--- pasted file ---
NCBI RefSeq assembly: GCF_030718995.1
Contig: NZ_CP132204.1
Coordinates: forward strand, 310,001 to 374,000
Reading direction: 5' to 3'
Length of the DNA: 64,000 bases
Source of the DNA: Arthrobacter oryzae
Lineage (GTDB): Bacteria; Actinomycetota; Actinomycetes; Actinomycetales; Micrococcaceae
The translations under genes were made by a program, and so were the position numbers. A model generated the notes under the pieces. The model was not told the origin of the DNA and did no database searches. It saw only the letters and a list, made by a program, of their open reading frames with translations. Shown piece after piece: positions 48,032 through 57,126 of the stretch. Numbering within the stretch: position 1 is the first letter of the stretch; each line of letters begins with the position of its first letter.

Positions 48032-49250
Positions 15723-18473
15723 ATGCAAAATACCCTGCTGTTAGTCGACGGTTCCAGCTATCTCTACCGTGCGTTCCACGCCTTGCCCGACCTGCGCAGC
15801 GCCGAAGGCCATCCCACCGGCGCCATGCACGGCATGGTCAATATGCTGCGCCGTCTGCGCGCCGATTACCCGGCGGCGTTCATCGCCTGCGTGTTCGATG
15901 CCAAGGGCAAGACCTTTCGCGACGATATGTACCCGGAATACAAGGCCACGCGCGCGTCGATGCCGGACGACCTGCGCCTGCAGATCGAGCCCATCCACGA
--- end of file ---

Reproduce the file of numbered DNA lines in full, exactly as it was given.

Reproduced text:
NCBI RefSeq assembly: GCF_030718995.1
Contig: NZ_CP132204.1
Coordinates: forward strand, 310,001 to 374,000
Reading direction: 5' to 3'
Length of the DNA: 64,000 bases
Source of the DNA: Arthrobacter oryzae
Lineage (GTDB): Bacteria; Actinomycetota; Actinomycetes; Actinomycetales; Micrococcaceae
The translations under genes were made by a program, and so were the position numbers. A model generated the notes under the pieces. The model was not told the origin of the DNA and did no database searches. It saw only the letters and a list, made by a program, of their open reading frames with translations. Shown piece after piece: positions 48,032 through 57,126 of the stretch. Numbering within the stretch: position 1 is the first letter of the stretch; each line of letters begins with the position of its first letter.

Positions 48032-49250
Positions 15723-18473
15723 ATGCAAAATACCCTGCTGTTAGTCGACGGTTCCAGCTATCTCTACCGTGCGTTCCACGCCTTGCCCGACCTGCGCAGC
15801 GCCGAAGGCCATCCCACCGGCGCCATGCACGGCATGGTCAATATGCTGCGCCGTCTGCGCGCCGATTACCCGGCGGCGTTCATCGCCTGCGTGTTCGATG
15901 CCAAGGGCAAGACCTTTCGCGACGATATGTACCCGGAATACAAGGCCACGCGCGCGTCGATGCCGGACGACCTGCGCCTGCAGATCGAGCCCATCCACGA